I’m seeing the evolution of a R.E.S.P.E.C.T. series. Again, another mundane aspect of our daily life. The lowly intersection. We pass semi-consciously through many every day and we pass through them safely. After all, they were developed for our safety. But it doesn’t always work that way. Sadly, the dead remind us of how fortunate we are to be alive, and then make us think of the things we can do to improve the potential for long life. Just last week two people were killed at an Austin intersection, reminding me of all the patients I have seen who have been injured under similar circumstances.
Of historical interest is that the first intersection was constructed in 1868 in London. And the first intersection fatality occurred when the gas lines leading to the lanterns exploded, killing the police officer in charge of operating the lights! Perhaps it was a foreshadowing of things to come, as intersection fatalities rank high in the causes of vehicular deaths, their numbers approaching 10,000 per year! And this in the crosshairs of something developed for our safety!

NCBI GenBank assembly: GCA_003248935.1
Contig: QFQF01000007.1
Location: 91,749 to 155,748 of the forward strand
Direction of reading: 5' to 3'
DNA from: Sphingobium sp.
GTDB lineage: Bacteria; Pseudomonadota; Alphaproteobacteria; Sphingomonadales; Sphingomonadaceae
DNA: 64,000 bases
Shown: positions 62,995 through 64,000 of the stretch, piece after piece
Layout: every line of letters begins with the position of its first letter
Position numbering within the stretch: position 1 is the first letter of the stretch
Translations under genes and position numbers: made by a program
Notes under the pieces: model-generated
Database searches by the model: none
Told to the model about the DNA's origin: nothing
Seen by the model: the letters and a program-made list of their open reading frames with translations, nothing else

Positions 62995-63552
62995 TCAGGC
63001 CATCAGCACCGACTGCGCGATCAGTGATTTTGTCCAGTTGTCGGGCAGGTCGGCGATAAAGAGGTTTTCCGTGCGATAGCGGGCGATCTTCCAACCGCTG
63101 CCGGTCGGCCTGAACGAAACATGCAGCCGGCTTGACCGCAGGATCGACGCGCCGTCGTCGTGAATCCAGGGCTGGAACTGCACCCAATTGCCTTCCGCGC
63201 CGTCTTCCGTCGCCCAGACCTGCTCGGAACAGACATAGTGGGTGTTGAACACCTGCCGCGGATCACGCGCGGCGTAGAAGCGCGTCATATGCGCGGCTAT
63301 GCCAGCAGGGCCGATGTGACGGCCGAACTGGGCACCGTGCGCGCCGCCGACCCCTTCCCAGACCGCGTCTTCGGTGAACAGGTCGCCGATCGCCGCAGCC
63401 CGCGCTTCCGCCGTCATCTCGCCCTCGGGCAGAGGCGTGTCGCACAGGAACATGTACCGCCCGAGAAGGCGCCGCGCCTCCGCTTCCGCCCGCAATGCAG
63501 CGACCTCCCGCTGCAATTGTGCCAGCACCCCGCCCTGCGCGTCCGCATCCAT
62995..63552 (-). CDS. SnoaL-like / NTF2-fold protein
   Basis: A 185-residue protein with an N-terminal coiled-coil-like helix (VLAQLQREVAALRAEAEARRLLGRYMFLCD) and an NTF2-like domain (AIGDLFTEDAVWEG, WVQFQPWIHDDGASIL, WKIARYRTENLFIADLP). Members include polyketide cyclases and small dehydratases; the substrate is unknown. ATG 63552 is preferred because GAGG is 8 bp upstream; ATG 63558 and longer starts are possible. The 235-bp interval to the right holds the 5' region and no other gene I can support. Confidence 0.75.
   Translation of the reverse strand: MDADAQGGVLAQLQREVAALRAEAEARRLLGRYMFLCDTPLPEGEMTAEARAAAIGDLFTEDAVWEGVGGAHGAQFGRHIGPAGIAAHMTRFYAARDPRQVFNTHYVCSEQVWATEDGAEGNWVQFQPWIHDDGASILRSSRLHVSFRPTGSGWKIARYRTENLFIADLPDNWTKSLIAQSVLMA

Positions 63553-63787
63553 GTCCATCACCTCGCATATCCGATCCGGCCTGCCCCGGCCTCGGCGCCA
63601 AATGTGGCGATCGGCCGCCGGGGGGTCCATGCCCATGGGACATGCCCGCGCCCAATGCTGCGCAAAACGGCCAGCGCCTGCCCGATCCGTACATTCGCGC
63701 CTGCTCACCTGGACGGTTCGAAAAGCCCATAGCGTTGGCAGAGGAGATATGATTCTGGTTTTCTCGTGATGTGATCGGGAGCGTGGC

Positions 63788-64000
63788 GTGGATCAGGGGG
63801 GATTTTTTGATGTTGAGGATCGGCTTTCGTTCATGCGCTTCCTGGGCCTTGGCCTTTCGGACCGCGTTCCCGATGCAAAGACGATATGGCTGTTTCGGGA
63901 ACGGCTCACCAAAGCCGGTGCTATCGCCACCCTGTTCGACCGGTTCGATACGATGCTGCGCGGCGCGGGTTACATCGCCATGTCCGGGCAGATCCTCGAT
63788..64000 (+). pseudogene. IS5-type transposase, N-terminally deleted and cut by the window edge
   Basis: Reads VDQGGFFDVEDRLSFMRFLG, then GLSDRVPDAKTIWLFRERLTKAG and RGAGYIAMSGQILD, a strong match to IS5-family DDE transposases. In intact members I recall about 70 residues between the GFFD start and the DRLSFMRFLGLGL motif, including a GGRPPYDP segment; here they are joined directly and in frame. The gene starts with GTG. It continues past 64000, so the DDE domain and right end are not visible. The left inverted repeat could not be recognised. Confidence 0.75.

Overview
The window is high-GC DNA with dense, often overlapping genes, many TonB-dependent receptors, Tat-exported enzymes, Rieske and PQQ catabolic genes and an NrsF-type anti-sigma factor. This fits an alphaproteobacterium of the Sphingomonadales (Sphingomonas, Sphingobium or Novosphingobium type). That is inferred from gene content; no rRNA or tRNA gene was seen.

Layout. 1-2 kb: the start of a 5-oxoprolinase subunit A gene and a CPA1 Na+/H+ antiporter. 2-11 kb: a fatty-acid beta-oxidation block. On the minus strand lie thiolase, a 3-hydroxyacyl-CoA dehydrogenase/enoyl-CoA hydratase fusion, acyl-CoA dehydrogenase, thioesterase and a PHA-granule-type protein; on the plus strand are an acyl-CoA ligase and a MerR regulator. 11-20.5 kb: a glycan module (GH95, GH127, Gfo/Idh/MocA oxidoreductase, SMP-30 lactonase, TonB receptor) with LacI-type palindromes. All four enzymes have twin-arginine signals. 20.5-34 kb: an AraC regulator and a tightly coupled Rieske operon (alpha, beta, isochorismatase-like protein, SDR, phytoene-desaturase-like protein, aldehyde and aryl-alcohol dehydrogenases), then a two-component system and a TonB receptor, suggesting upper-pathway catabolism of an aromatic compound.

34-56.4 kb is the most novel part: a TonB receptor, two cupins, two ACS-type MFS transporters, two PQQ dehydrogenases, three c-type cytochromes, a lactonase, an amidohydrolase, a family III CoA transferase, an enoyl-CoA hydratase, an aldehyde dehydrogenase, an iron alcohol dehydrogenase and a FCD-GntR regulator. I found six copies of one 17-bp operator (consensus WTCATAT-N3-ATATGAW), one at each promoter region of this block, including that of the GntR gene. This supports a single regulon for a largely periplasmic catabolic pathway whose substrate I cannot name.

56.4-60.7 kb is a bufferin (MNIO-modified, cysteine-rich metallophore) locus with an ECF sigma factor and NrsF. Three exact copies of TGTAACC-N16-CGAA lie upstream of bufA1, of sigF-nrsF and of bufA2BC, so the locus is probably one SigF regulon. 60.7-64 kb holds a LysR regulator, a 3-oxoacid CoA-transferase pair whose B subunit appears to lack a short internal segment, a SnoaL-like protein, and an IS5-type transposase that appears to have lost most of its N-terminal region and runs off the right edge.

Here’s the crux of the matter. When I see patients in the ER who have sustained injuries at intersections, it is most always the result of someone running a red light. Certainly the greatest impact occurs when someone comes across a recently changed green light at full or nearly full speed, just as someone else is running a recently changed red light. Death waits here, spending most of the day in frustration, watching mild fender benders and sideswipes. But every now and again the combination of impatience and complacence brings home his due.
Many who run red lights are bordering on criminal behavior, and though they usually don’t pay with time in jail, they most certainly pay in fines and settlements, never mind the grief they surely suffer in the knowledge that they have put an end to someone’s life or damaged someone’s limb. Often they have been drinking. Many of these accidents occur in the wee hours of the morning when the only ones out there driving are the drunks and the orthopedic surgeons going in to tend to them and their victims in the ER.
But those of us who are accidentally in the wrong place at the wrong time, though we are not responsible, we may be guilty of trust and obliviousness. Never cross an actively changing intersection without pausing to look for red light runners. They are out there. And they will most certainly hit you.
So please respect the intersection!